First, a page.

Tim ‘Plastic’ Pemberton loses his battle with illness

Tim Pemberton with friend and colleague Peter Brock

Former long-time Holden and Peter Brock public relations man Tim ‘Plastic’ Pemberton has lost his battle with a long-term illness in Melbourne.

Inducted into the Supercars Media Hall of Fame earlier this year, Pemberton built an enviable reputation around ‘old school’ PR during a career which lasted more than 30 years.

Pemberton was basically confined to his home and medical facilities in the last couple of years after losing the use of his legs.

He accepted his Supercars Media Hall of Fame award in February with an entertaining recorded acceptance speech.

Pemberton started his own business in 1976 after he was involved with Brock and the ‘05’ campaign for the Road Safety and Traffic Authority.

“Both myself and Brock toured Victoria in a battered Gemini speaking to young drivers about road safety in local civic centres everywhere from Warrnambool to Wodonga,” Pemberton told Speedcafe.com in a ‘Where Are They Now’ feature in 2010.

“My mission was to do the advance PR, book the venues and run the 16mm projector while Brock said his bit as only he could do.

“With Brock going to the Holden Dealer Team [HDT] in 1978 I guess I was part of the package – as PR operators didn’t exist as such back then.

“I was contracted direct by GMH [General Motors Holden] which was terrific as Brock was never quite sure where his next quid was coming from until HDT Special Vehicles got off the ground.

“That went on for 30 years, largely under the direction of Holden Motorsport, which came into being after Brock polarized himself out of the equation in 1987.”

Pemberton and Brock used to hatch up schemes giving Ford, Allan Moffat and Dick Johnson a hard time in the media, fuelling the Holden versus Ford fire.

“Brock had always been pretty much his own PR machine and proved excellent at gaining the odd column inch on and off the track, setting the standard for those that followed,” said Pemberton.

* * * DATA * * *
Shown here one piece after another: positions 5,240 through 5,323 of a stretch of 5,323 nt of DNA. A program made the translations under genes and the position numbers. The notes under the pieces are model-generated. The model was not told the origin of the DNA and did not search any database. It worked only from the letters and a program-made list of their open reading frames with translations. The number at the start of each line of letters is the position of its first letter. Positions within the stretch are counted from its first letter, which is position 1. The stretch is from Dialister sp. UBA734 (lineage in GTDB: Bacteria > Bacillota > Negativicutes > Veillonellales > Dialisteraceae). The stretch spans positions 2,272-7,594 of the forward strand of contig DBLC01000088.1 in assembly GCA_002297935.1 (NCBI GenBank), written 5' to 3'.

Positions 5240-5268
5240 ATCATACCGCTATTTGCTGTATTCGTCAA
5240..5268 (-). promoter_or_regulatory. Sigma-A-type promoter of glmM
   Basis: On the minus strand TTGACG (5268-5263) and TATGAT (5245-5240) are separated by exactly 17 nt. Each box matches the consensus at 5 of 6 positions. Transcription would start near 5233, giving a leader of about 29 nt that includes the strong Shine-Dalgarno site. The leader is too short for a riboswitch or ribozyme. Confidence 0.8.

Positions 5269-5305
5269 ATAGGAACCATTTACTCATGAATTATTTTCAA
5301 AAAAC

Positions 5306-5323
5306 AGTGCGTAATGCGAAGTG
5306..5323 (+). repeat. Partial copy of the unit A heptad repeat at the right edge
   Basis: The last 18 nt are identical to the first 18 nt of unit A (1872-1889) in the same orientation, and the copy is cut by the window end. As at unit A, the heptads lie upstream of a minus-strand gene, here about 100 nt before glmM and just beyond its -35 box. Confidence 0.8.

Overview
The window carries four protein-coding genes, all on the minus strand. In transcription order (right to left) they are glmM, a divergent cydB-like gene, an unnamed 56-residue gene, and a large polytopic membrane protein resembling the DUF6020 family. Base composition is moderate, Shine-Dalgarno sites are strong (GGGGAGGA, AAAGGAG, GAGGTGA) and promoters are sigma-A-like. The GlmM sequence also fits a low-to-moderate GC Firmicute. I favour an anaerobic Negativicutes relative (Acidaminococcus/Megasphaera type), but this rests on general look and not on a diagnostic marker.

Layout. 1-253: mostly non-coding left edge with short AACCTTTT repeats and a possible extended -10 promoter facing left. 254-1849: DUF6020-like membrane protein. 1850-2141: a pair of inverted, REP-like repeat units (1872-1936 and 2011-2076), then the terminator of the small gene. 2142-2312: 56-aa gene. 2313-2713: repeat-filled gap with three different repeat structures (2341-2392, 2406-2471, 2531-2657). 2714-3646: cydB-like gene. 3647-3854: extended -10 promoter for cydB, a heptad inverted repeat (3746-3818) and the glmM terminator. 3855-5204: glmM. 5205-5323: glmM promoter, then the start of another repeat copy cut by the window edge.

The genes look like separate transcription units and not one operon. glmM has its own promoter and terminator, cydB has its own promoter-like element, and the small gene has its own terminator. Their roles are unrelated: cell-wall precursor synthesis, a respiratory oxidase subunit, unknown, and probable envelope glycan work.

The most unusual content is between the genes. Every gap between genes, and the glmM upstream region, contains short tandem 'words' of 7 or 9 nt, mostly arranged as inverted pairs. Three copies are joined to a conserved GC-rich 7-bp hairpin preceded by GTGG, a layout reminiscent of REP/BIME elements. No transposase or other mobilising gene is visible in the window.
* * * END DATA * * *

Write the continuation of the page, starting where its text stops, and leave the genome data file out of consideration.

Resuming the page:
“One of Brock’s greatest lines was ‘I think I’d throw up if I had to back a Ford down a driveway!’ The newspapers loved that.”

Pemberton was renowned for publicity stunts with his ‘favourite’ created around Melbourne’s return Grand Prix in 1996.


“I filmed Larry Perkins piloting a Statesman safety car around the rebuilt F1 circuit even before it was finished!” Pemberton told Speedcafe.com.

“The trick was to cut to the in-car camera shots where the track did not exist. We then sped up the vision and laid an F1 soundtrack across the whole thing.

“It looked fantastic and the TV news loved it, but the Grand Prix Corp wasn’t too happy as we had deliberately forgotten to gain top level permission, but as Holden was the celebrity race sponsor the AGP top brass had to cop it sweet.”

While his nickname was famous for decades, he was never keen to give-up where it originated.

“I’ve had the nickname ‘Plastic’ since the ‘60s and people always want to know why,” said Pemberton.

“The answer? Why are redheads called Bluey?”

Speedcafe.com founder and owner, Brett ‘Crusher’ Murray, enjoyed a friendly rivalry with Pemberton for many years.

“In my early days of PR we used to bang heads a bit, but we had a mutual respect for each other,” said Murray.

“We would always acknowledge each other when we came up with a cracking stunt or idea.

“I am not so sure we would have been as cordial if we both had not had a passion for the Carlton Football Club, which ironically was the topic of most of our conversations before moving on to motorsport.

“They certainly don’t make them like ‘Plastic’ anymore and the sport is worse for it as a result.”

Speedcafe.com offers its condolences to Pemberton’s family, friends, former clients and industry colleagues.

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